With Thiem’s 6-4, 6-3 win over Nadal in the Rome Open, he has become just the seventh player to defeat Rafa twice on clay. Have we found the new King of Clay?
Not A Replacement
When I say the King of Clay, I don’t mean to say that Thiem is going to be the next Nadal. No one, at least in the next fifty years, will be able to match the successes of the Toro, but Thiem could certainly come close. He’s already lost two finals this year (Madrid and Barcelona) to Rafa, but he got his revenge today with a clinical performance. While Thiem has yet to prove himself on other surfaces, he reached the semifinals of the French Open last year, and he’s certainly a dark horse for this year’s French Open, perhaps the second favorite only to Rafa himself. Thiem’s game is perfect for clay, a hard-hitting, aggressive playstyle reminiscent of Wawrinka.
Thiem may be the future on clay, but he has failed to truly prove himself on the other surfaces, and his game is not suited to the faster surfaces. In fact, this year, from the 4,035 points that Thiem has earned to make him number seven in the world, only 1,575 have come from hard court and grass, the other 2,460 coming on clay surfaces. Thiem’s game, a heavy-hitting baseline player who is capable of dealing with the topspin that Nadal so often throws at him, is especially suited for the clay, and while Nadal may have enjoyed his own share of successes on the other surfaces to say the least, it doesn’t seem like, at least for the moment, that Thiem’s game is as adaptable or versatile as that of the Spaniard.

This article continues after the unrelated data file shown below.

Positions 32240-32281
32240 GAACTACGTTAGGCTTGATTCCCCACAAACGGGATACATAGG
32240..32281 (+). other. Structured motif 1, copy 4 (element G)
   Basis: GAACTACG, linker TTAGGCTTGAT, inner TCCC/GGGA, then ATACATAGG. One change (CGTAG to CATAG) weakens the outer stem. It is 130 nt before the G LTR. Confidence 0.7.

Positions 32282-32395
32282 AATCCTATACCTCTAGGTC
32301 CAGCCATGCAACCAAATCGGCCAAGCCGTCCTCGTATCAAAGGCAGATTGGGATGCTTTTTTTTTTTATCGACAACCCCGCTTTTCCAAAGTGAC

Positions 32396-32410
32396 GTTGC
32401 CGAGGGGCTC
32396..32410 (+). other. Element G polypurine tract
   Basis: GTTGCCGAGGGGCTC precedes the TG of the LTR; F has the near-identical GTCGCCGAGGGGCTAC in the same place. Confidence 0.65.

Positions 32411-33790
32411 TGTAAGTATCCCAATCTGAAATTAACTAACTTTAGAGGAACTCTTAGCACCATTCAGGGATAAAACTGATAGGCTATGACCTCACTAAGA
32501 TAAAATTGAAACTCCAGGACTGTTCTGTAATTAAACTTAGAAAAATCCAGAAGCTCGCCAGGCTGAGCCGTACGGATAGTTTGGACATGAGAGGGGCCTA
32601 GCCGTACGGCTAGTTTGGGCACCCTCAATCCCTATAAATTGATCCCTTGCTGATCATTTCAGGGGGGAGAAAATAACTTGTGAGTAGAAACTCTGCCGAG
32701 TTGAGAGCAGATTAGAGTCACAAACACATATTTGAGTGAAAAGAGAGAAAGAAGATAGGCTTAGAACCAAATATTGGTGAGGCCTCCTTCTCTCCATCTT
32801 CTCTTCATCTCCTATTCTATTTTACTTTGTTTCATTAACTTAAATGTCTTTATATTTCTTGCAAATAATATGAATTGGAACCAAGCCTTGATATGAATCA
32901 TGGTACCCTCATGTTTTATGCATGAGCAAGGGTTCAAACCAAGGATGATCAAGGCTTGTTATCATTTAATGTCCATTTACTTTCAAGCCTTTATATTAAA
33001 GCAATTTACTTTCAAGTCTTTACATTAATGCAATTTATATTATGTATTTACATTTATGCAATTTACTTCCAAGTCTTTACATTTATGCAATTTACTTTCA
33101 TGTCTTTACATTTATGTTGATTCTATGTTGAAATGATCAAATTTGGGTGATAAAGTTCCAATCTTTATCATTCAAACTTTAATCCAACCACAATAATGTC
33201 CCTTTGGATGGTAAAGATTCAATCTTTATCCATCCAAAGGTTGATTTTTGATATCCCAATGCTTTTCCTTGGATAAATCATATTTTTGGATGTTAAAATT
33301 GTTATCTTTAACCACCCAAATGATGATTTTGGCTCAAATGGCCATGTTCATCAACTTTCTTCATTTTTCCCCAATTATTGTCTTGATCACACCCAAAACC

Another criticism of Thiem is his incredibly packed schedule. He currently sits third in the ATP Race to London, having already played 12 tournaments on the year, often playing for weeks on end. Thiem has to be wary, though. He’s still young, and so his body will be able to withstand this constant playing for the time being, but as he ages and his body becomes more fragile, he’ll have to reduce his schedule. In fact, the toll taken on his body may have already had adverse effects on the young Austrian, and it’ll be interesting to see the longevity of his career compared to that of Federer, for example.
Thiem is the future of the sport, and he may just well be the first of the new generation of tennis players to truly break out on the scene and win a Grand Slam. He’s proven that he can beat Rafa when he plays well, already challenging him twice before in clay court finals this year, and he could very well be crowned Roland Garros champion in June.